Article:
When the late, beloved architecture professor Mario di Valmarana (1929-2010) arrived at the University of Virginia in 1972, he couldn’t have imagined that a three-month teaching appointment would blossom into an illustrious career spanning three decades. But that’s just what happened.
A talented architect, revered educator, and skilled historic preservationist, Valmarana was a member of the UVA faculty for 28 years, cultivating a reputation as a devoted and demanding teacher with a profound grasp of architectural history. Imparting knowledge with enthusiasm, eloquence, and razor-sharp wit, he served as mentor to a generation of students.
Growing up in Italy’s Veneto region, Valmarana experienced architectural and landscape masterpieces firsthand. He spent his summers at his family’s villa, the Andrea Palladio-designed "La Rotonda" near Vicenza, which sparked his interest in architecture. After pursuing undergraduate studies in Italy, he moved to New York City, where he continued his education under the renowned Palladian scholar Rudolf Wittkower. There, he developed a firm belief in the importance of an architecture enriched by the design principles of the great works of the past.
This belief would animate much of Valmarana’s work and teaching at UVA. In 1975, he pioneered the School of Architecture’s first international study program in Vicenza, offering students the opportunity to immerse themselves in the region’s culture, art, and architecture. Four years later, he founded the Venice study abroad program. Today, both remain cherished and integral parts of the school’s curriculum, providing students with the opportunity to explore urban and architectural strategies through both contemporary and historical lenses.
The school is now taking steps to ensure that the Vicenza and Venice study abroad programs are well-positioned for years to come. The recently launched Next Veneto campaign seeks to raise $2 million to expand three current endowments and advance the study abroad programs in a sustainable manner. The primary endowment, known as the Venetan Fellowships Fund, covers student costs associated with attending the international programs, ensuring that every student has access to this important educational experience. The second, called the Valmarana Professorship Fund, covers faculty and teaching costs.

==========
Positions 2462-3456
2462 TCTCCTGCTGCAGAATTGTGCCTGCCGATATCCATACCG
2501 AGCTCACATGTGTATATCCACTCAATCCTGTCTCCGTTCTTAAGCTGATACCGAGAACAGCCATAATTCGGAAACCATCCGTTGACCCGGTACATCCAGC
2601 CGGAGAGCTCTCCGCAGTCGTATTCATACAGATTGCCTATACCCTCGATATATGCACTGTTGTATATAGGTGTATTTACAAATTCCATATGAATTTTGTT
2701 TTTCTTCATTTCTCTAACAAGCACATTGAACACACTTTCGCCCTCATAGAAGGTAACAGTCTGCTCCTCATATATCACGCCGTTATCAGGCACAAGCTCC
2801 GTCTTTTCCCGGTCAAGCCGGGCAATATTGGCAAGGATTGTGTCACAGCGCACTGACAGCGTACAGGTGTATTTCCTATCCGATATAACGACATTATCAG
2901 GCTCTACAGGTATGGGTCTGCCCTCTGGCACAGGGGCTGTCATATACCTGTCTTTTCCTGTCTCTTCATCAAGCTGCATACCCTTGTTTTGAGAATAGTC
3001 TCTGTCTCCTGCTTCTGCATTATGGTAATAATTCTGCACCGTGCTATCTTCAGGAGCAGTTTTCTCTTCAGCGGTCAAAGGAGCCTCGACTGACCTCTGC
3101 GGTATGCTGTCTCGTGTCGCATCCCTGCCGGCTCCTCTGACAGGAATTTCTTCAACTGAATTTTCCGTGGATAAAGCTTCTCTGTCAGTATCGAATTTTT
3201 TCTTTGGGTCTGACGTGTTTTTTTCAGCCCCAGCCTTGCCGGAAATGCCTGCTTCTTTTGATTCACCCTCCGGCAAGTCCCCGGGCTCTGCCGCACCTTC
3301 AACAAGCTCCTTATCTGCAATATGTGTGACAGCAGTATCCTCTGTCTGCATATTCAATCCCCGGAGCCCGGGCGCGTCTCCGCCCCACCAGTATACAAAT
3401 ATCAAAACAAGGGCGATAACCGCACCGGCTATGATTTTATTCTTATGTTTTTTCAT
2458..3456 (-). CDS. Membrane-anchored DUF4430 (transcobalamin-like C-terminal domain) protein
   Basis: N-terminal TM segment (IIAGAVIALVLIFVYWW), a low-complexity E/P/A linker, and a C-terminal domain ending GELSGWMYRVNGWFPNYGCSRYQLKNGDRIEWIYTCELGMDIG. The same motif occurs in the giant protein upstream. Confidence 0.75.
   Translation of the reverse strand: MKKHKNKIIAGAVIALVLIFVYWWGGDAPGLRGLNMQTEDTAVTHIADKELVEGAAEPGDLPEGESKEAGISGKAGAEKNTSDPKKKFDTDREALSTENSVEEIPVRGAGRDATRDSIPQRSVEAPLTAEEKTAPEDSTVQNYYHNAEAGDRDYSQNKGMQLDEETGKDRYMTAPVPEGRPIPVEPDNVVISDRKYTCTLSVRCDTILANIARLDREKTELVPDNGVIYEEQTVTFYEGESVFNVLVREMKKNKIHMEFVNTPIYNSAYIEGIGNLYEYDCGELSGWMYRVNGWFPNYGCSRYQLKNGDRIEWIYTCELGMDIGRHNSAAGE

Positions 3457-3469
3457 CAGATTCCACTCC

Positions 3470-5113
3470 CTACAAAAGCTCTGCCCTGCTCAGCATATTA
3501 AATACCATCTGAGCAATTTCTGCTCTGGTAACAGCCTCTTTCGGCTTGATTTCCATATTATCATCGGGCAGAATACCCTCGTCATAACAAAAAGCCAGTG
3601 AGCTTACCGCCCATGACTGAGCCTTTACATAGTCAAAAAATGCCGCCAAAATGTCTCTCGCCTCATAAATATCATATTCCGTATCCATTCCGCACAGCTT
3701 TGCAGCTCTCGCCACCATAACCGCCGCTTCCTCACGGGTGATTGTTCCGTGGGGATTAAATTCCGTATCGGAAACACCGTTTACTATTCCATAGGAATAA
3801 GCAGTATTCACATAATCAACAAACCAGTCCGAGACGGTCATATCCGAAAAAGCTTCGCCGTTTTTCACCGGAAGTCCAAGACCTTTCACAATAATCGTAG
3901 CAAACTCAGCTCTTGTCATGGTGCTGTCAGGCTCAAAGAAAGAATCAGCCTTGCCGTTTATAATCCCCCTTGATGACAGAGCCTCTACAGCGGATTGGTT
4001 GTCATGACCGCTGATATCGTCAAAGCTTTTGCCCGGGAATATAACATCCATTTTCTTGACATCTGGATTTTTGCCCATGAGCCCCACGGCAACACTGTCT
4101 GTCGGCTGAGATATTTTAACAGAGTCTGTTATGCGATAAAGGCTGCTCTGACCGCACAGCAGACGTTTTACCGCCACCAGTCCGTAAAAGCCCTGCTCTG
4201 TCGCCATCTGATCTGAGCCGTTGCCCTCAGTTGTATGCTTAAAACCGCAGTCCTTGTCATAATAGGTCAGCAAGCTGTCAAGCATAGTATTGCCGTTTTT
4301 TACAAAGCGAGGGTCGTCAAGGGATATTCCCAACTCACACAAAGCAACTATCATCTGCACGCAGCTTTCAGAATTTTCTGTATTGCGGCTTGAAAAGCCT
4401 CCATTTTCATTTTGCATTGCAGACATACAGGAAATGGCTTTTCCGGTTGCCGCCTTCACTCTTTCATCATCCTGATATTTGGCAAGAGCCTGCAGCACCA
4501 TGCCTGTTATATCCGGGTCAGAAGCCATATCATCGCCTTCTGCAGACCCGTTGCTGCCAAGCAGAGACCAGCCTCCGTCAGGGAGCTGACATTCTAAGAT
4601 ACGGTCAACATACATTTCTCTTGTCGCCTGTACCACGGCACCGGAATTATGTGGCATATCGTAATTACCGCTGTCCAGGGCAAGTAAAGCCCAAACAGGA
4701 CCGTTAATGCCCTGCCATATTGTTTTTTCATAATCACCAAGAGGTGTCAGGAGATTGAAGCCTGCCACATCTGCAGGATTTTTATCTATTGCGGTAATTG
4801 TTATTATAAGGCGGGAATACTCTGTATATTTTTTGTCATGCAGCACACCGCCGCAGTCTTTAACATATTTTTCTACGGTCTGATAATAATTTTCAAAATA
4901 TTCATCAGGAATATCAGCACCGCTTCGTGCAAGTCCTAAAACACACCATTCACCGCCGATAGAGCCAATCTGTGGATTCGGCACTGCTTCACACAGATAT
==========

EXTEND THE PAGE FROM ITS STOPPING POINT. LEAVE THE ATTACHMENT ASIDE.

Valmarana was a passionate educator who emphasized the importance of architectural history.
Left: A student sketches during one of many visits to “La Rotonda.”
Right: Last October, the School of Architecture hosted a celebratory dinner honoring Valmarana at “La Rotonda.” More than 250 alumni and former students of the professor attended.
And the third, known as the Valmarana Memorial Fund, covers programmatic expenses. The campaign will ensure that the pioneering programs Valmarana started continue to provide UVA students with international study experiences, preparing them for the demands of a diverse and globally connected world.
“For more than four decades, our students have learned from the Veneto as a result of Mario di Valmarana’s leadership and the continued commitment of the school’s faculty and alumni,” said William Sherman, 2020 Mario di Valmarana Professor. “Our programs in Venice and Vicenza exemplify the school’s core values, exploring the challenges of the future through the design, research, and analysis of these contemporary and historical landscapes, cities, and buildings.”
Having launched its centennial celebration in September 2019, the School of Architecture is taking a moment to reflect on its past—while looking forward with great optimism. The school recently honored Valmarana’s legacy in grand style with a week-long architectural excursion in the Veneto region, as well as a special celebratory weekend in Vicenza. The trip culminated in a gala dinner at La Rotonda, with more than 250 alumni and former Valmarana students in attendance.
“It was a magical experience,” said Michael Vergason (Arch ’72, ’76), who attended the festivities. Vergason was one of a handful of students to attend the inaugural Vicenza program in 1975. He returned to teach the program alongside Valmarana a few years later. He now leads a successful landscape architecture practice. “Mario affected everyone’s life and profession, and seeing the toasts made in his honor made it clear just how important he is. It’s wonderful seeing how the school is working to build on what he started.”
For more information about the Next Veneto campaign, visit arch.virginia.edu/next100/nextveneto